Citigroup faces a day of reckoning in court over its selling of financial instruments in the run-up to the subprime mortgage crisis after a New York judge struck down a $285-million settlement with regulators, ruling that the deal obscured an “overriding public interest in knowing the truth”.
Last month Citigroup agreed to settle claims that it misled clients in a $1-billion collateralised debt obligation, an investment linked to subprime residential mortgages. Investors lost about $700-million, according to the Securities and Exchange Commission, whereas the bank made $160-million in fees and trading profits.
It comes as the leading US financial institutions are still trying to reach agreements with authorities over their share of the blame in the run-up to the 2008 credit crunch, from which the world economy is still struggling to recover.
Judge Jed Rakoff said Citigroup’s out-of-court deal would have imposed penalties but allowed it to deny allegations that it misled investors. “In any case like this that touches on the transparency of financial markets, whose gyrations have so depressed our economy and debilitated our lives, there is an overriding public interest in knowing the truth,” Rakoff wrote in his opinion.
The judge consolidated the case with a suit brought against Citigroup employee Brian Stoker, who was responsible for structuring the collateralised debt obligation, said the commission. He set a trial date for July 16 2012. Citigroup may try for a revised settlement, which would also have to be approved by Rakoff.
Chicago-based securities attorney Andrew Stoltmann called Rakoff’s decision “historic”. “This is horribly embarrassing for the Securities and Exchange Commission. A federal judge is basically telling them to do their job,” he said.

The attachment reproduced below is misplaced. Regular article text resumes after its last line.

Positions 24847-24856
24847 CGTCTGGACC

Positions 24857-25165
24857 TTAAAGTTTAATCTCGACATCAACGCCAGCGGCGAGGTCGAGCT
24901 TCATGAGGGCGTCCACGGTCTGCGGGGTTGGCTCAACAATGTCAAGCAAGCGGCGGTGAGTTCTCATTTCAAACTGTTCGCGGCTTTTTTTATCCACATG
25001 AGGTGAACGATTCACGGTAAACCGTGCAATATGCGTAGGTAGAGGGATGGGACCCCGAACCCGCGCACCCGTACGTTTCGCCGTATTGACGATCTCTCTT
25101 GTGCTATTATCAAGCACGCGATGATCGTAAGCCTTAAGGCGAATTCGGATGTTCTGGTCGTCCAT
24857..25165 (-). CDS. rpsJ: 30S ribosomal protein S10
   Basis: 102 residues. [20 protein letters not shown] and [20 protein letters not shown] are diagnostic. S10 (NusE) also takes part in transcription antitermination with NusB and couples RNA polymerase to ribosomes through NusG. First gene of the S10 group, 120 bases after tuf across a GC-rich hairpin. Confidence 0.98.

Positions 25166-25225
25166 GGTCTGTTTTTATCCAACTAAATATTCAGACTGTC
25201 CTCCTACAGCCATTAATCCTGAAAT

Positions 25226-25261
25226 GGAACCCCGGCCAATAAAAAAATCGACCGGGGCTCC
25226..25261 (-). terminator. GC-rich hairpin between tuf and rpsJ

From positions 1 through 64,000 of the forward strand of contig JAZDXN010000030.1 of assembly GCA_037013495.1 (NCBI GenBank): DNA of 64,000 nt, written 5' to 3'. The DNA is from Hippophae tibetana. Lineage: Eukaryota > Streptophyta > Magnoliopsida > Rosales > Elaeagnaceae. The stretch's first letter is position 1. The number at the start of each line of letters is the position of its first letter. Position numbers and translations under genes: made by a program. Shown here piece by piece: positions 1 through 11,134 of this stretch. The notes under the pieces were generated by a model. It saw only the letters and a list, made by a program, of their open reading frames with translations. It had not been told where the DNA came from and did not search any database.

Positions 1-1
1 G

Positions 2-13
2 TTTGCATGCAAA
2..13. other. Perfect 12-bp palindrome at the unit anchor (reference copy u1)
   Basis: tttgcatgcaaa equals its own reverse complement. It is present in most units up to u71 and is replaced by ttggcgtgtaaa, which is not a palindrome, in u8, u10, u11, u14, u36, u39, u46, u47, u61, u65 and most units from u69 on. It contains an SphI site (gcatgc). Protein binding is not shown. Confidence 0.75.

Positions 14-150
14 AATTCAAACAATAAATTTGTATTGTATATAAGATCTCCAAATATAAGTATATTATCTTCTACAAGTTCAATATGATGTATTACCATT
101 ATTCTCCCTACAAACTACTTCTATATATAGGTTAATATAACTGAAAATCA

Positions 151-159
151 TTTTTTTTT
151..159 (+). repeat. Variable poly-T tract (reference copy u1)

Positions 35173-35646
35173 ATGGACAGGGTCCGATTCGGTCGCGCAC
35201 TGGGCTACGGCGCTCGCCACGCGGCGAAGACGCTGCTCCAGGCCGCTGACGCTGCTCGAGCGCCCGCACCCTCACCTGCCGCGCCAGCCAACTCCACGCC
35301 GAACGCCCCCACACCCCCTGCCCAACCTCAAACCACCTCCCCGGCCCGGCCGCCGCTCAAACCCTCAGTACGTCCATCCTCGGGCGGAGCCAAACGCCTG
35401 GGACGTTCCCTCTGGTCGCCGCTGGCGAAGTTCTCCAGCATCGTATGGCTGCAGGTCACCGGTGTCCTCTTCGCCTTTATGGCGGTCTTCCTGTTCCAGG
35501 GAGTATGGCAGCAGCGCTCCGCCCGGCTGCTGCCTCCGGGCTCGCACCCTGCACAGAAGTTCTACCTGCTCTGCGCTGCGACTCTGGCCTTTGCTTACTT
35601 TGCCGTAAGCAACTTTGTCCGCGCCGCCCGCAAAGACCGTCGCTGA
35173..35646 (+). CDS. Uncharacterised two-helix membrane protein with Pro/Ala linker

Stoltmann said federal judges had often been little more than a rubber stamp of approval for the commission. “Imposing fines without admitting liability is a legal charade that has been going on for decades,” he said.
It is common for the commission to reach settlements with banks that do not contain an admission of liability. Formally admitting liability would give a powerful boost to investors suing the bank as well as landing the bank with a public-relations problem. For the commission it reduces the chances of a costly court case and avoids the uncertainty of a trial.
Rakoff has been a consistent critic of the commission’s tactics. In September 2009 he rejected the regulator’s settlement with Bank of America over claims it misled investors about bonuses paid to Merrill Lynch, which the company had taken over that year. The deal suggested “a rather cynical relationship between the parties,” he said. “The Securities and Exchange Commission gets to claim that it is exposing wrongdoing on the part of the Bank of America in a high-profile merger,” Rakoff said.
“The bank’s management gets to claim that they have been coerced into an onerous settlement by overzealous regulators. And all this is done at the expense of not only the shareholders but also of the truth.” —